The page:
A single Double Eagle sold for more than $7.5 million at a Sotheby’s auction in the summer of 2002, making it at the time the most valuable coin ever auctioned.
Augustus St. Gaudens, a sculptor and artist, designed the coin, which many collectors consider the most beautiful U.S. coin ever.
In 1933, during the depths of the Great Depression, 445,500 such coins were struck at the Philadelphia Mint, a few blocks from the Federal Courthouse where the trial is occurring.
Before the coins entered into circulation, however, President Franklin D. Roosevelt ordered the nation’s banks to abandon the Gold Standard and outlawed the use of gold coins as American currency.
The overwhelming majority of the 1933 Double Eagles were melted into gold bars.
Only two, which were sent to the Smithsonian, were supposed to have survived.
But in 2003, the daughter and grandsons of storied Philadelphia jeweler Israel Switt drilled open a safety-deposit box. Inside that box, nestled among Switt’s belongings, sat a gray paper Wanamaker’s department store bag.
In the bag, wrapped in tissue paper, were 10 1933 Double Eagles.
Now, nearly 80 years after the coins were struck, “The government simply wants its coins back,” Assistant U.S. Attorney Jacqueline Romero told jurors in her opening statement on Thursday.
The United States says the coins are stolen property.
“It’s really very simple,” she said. “No 1933 Double Eagles left the Philadelphia Mint through lawful channels.”
A small number – roughly 20 – were pilfered with help from a corrupt Philadelphia Mint cashier, Romero said.
“The only reason for their existence outside the Philadelphia Mint is that they were stolen,” Romero said. “Israel Switt was somehow involved.”
Romero told jurors: “At the close of this case, the government will do exactly what it has done for the last 70 years … and finally bring them home to their rightful owner: the people of the United States of America.”
The Secret Service, charged with protecting U.S. currency, has spent decades trying to track down the missing 1933 Double Eagles.
All the while, Romero said, agents were trying to answer the question: “Who’s the source? Who’s the fence?”
“The search led them to one person: Israel Switt,” she said.
“The distribution chain started here.”
Switt, a jeweler and scrap-metal dealer who died in 1990, was considered the patriarch of Philadelphia’s Jeweler’s Row, where his store remains.
The government says he was also a hoarder of illegal gold.
The October 1929 stock market crash shook Americans’ confidence in the banking system. Fears of total financial collapse precipitated a frenzy of gold withdrawals from U.S. banks.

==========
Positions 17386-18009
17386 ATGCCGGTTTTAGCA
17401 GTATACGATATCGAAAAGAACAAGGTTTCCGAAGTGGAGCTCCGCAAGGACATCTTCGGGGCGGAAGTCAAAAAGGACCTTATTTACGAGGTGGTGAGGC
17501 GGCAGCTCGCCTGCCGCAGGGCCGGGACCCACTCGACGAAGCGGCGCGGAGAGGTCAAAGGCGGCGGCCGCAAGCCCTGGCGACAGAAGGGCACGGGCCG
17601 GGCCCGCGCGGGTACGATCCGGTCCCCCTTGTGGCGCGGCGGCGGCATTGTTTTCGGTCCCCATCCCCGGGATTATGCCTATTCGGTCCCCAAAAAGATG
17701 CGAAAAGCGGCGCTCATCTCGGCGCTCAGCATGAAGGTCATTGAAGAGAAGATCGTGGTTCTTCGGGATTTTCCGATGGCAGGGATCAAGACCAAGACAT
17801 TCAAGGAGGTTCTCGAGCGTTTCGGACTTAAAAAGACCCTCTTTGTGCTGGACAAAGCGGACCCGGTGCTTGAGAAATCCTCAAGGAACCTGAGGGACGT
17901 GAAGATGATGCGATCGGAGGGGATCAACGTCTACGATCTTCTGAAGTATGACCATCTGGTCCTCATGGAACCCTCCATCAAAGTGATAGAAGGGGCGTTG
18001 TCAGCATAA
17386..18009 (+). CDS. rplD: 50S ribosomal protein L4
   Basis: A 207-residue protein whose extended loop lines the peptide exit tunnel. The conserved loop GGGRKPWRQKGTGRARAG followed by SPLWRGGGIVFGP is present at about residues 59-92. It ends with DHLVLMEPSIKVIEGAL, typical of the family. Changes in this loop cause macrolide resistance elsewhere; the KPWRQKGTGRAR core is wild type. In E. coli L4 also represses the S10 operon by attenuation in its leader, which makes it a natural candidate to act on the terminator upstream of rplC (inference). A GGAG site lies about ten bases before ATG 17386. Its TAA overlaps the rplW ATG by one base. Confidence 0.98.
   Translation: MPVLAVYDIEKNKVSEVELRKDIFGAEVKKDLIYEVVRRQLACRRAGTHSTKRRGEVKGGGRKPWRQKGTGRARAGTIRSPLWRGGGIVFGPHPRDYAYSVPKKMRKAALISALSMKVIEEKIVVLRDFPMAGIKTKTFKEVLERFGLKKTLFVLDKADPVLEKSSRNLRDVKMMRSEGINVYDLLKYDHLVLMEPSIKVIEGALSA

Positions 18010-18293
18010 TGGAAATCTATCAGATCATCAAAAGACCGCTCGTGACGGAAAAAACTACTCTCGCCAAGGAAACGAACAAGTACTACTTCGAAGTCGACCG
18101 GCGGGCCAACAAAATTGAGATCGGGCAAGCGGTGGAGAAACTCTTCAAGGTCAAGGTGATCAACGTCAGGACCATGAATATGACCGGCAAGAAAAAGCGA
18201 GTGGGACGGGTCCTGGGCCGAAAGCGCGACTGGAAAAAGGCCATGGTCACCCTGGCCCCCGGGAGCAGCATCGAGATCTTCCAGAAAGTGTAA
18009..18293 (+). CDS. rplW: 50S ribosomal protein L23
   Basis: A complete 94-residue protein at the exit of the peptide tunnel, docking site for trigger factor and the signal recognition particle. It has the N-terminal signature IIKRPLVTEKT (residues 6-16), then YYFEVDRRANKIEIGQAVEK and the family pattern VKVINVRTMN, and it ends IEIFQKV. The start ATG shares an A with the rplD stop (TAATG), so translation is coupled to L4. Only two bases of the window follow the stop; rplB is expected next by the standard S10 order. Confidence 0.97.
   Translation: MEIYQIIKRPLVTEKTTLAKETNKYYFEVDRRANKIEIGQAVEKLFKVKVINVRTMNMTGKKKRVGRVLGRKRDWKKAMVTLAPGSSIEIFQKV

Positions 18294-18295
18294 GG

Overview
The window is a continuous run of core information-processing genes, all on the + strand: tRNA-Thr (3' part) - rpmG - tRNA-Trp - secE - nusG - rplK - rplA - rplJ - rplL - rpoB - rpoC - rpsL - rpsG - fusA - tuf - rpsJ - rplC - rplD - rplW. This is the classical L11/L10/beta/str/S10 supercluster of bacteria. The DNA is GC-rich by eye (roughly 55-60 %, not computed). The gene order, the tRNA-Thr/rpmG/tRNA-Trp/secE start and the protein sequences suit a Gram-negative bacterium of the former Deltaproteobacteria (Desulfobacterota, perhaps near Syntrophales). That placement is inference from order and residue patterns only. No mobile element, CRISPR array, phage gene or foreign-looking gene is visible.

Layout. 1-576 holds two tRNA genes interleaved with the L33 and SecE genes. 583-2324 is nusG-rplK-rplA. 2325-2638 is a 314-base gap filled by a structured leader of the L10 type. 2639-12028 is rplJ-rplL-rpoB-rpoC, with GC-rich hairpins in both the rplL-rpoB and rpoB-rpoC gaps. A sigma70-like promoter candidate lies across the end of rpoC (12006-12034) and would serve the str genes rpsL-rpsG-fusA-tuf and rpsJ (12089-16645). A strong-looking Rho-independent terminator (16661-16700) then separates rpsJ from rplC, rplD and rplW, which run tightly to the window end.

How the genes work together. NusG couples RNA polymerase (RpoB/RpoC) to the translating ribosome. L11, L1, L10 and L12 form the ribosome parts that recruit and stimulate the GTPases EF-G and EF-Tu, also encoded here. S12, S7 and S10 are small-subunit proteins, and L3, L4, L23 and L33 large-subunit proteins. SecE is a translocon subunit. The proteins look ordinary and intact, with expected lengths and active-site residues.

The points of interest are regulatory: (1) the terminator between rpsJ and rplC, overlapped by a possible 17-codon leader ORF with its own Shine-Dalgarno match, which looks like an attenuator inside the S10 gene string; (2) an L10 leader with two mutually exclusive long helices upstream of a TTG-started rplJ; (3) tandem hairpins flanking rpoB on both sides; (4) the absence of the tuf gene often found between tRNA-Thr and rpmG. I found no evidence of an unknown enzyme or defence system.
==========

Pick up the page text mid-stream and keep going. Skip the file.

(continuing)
“There were hundreds of millions of dollars [in gold] literally bleeding from the nation’s banks,” Romero said.
To stop the losses, FDR prohibited banks from issuing gold payouts to accountholders, and demanded that paper money, silver or checks be issued instead.
Americans were required to surrender their gold to the Treasury in exchange for an equivalent amount of nongold U.S. currency.
With a few exceptions, all gold coins became property of the federal government. Coin collectors and some industrial users of gold were exempted. Americans returned their gold en masse, and the price of gold skyrocketed.
However, Romero told the jury, “There were other people who didn’t respond and continued to hoard their gold.” Israel Switt was one of the hoarders, she said.
Switt was arrested in August 1934 at Philadelphia’s 30th Street Station, when the Secret Service caught him “lugging a bag of $2,000 worth of gold coins,” Romero said.
But Switt’s involvement in the gold-hoarding black market was far from over, according to court records.
In 1944, a journalist informed the U.S. Mint about a 1933 Double Eagle set for auction in New York, Romero said.
Since no 1933 Double Eagles had been permitted to enter circulation, the coin had to be either counterfeit or stolen, the Mint reasoned.
Months of investigation led Secret Service agents to Switt, who told the agents that he had sold nine 1933 Double Eagles to various collectors, according to court records.
All were ultimately confiscated by federal agents when they surfaced in the 1940s and 1950s.
A tenth coin, also linked to Switt, was obtained by Egypt’s King Farouk in 1944 thanks to a bureaucratic blunder involving an erroneous export license.
Farouk was later deposed, and the coin went missing for decades.
It reappeared in the mid-1990s, when an unwitting British coin collector was snared in a sting operation at the Waldorf Astoria Hotel in New York.
The government initiated a federal forfeiture proceeding, but voluntarily dismissed its claim and settled with the collector, who received some of the $7.59 million the coin fetched at a June 2002 auction.